Kneading again, Books Two and Three

The past two weekends, I have been baking bread. Baking bread the kneading and multiple rising way.

If you look around this blog a bit, you will see that I have been baking bread the no-kneading way, specifically according to the method in Artisan Bread in Five Minutes a Day and Healthy Bread in Five Minutes a Day by Jeff Herzberg and Zoe Francois. I have been baking by this technique for over two years now, and have been supplying our family with bread weekly.

But happy as I was, baking by the Artisan Bread in Five Minutes a Day method, I have to admit that my mind was wandering a bit. I was starting to feel limited, and found myself staring at conventional bread recipes.

I thought about making some of these recipes, but I would ask myself why. Why spend hours making a couple loaves of bread when you can make a whole tub of dough in no time, and take it out during the week to whip up baguettes in an hour?

Would conventionally made bread be better? Would I feel like a real baker because I was kneading?

So, the past two Saturdays, I went back to the first bread recipes I ever tried, from The Vegetarian Epicure, by Anna Thomas, and Still Life with Menu, by Mollie Katzen.

What really caught me by surprise, was being so involved in the process. I felt like I developed a relationship with the dough, willing it to succeed, yet not being sure it would. Then the feeling of triumph when taking the breads out of the oven looking like, well, home baked bread.

Part of this relationship was living with this evolving process during the course of the afternoon. I made the dough for the Whole Wheat Oatmeal Bread, set it to rise in it's bowl, all covered and warm. During the first rise I cleaned up the considerable mess, and ate my lunch. During the second rise, I took the dog for a long walk. After I shaped the loaves and put them in their pans to rise a final time, I rushed off to CVS to pick up a prescription for A. I came back with just enough time to preheat the oven and pop them in. While they baked, I gave O. and A. baths.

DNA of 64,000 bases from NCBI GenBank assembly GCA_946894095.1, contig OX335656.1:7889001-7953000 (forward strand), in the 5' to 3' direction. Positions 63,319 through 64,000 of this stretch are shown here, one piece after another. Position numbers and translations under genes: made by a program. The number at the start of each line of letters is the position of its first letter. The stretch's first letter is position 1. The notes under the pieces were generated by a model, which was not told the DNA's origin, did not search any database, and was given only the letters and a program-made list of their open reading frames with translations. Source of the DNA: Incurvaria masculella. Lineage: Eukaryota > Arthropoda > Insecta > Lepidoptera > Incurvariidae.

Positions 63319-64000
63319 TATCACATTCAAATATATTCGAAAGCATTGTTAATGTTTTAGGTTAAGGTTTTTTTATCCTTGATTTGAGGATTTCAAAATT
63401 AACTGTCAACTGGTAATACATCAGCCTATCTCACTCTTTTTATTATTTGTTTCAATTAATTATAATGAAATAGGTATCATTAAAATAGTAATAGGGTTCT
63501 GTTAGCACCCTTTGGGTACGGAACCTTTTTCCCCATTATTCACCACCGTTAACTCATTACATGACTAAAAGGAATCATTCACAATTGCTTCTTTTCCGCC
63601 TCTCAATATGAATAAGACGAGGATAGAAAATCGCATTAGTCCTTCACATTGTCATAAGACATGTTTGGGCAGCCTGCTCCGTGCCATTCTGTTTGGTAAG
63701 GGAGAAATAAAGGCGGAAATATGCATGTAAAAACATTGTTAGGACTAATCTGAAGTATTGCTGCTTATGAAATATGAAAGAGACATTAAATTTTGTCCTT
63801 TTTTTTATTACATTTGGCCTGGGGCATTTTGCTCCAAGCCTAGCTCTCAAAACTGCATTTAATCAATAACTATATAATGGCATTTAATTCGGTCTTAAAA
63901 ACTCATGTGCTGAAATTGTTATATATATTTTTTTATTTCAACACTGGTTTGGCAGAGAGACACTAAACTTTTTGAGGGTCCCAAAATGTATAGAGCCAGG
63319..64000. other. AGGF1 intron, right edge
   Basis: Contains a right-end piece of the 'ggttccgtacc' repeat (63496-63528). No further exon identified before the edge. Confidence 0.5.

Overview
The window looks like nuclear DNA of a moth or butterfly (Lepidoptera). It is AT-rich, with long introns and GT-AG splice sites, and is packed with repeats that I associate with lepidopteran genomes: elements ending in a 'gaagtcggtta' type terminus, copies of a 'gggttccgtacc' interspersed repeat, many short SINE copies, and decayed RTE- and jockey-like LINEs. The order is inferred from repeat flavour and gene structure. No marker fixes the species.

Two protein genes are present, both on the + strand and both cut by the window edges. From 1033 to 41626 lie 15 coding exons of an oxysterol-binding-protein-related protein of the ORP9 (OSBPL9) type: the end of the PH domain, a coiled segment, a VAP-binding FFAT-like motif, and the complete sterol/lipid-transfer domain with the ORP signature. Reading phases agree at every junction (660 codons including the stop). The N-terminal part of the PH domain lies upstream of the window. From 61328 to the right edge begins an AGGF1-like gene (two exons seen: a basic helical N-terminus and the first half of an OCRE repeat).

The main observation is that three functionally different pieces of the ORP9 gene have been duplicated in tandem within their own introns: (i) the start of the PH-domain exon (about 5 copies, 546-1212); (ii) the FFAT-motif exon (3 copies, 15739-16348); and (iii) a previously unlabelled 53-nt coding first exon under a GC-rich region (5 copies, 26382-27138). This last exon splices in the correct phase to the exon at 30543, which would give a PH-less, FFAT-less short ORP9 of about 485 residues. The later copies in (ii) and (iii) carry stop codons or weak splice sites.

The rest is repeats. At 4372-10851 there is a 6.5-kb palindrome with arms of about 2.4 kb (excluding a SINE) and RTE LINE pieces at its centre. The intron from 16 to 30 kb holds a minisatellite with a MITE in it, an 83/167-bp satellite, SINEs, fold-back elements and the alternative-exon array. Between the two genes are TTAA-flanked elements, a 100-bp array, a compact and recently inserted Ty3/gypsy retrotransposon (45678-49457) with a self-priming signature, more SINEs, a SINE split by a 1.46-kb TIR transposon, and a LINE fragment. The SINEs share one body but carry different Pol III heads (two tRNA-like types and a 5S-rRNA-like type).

Five hours passed maybe, with my coming and going, peeking under the tea towel, punching down, kneading, worrying, and then I gave birth to two beautiful loaves of bread.

I can't say that I have missed the kneading, but the long afternoon nurturing really has me captivated. It's a rewarding accomplishment that feels slightly sacrificed in the faster method.

I am grateful for the Artisan Bread in Five method because I could never keep us supplied in bread all week long otherwise. I am not sure that one type of bread baking results in better tasting bread one way or another. It's just all satisfying, yet very different bread.

I adapted Mollie Katzen's recipe for Country Bread a tiny bit, melting the butter instead of just softening it. I also applied the tray-with-water technique for baking to give a firmer crust in place of spraying the loaf every 10 minutes with a spray bottle, as she recommends.

Country Bread
adapted from Still Life with Menu

1 1/2 cups lukewarm water
2 1/4 tsp. dry yeast
3 or 4 tbs. packed, brown sugar
4 tbs. melted butter
1 1/2 tsp. salt
2 cups oat flour
1 cup whole wheat flour (or rye flour)
3 cups unbleached while flour (more or less)
oil, for the bowl and the dough
corn meal for dusting the baking sheet

1) Place the water in a large bowl. Sprinkle in the yeast and the sugar, and let it stand 5 minutes, until foamy.

2) Add sugar, butter, and salt. Mix well.

3) Add flour, 1 cup at a time, beginning with all the oat and whole wheat. Then add as much white flour as needed to make a firm dough. Mix between additions with a wooden spoon at first, and then use your hands if needed.

4) Turn the dough out onto a floured surface, and knead for 5 to 10 minutes until it is smooth and elastic. Add small amounts of additional flour if it gets sticky.

5) Oil the bowl, put the kneaded dough in the bowl, and oil the top surface of the dough. Cover with a clean tea towel, and set it in a warm place to rise until doubled in bulk. (This can take anywhere from 1 1/2 to 2 hours).

6) Punch down the dough, and turn it out again on a floured surface. Knead 5 minutes more and then form 1 large or 2 small loaves, either round or baguette shaped. Make a few small slashes on top of each loaf with a sharp knife.

7) Sprinkle a baking tray generously with corn meal. Place the loaf or loaves on top, and let them rise for about 45 minutes.

8) Preheat oven to 375 degrees. Place a broiler pan with 1 cup of water anywhere in the oven. Bake for about 50 minutes (large loaf) or 40 to 45 minutes (small ones) or until the bread gives out a hollow sound when thumped on the bottom.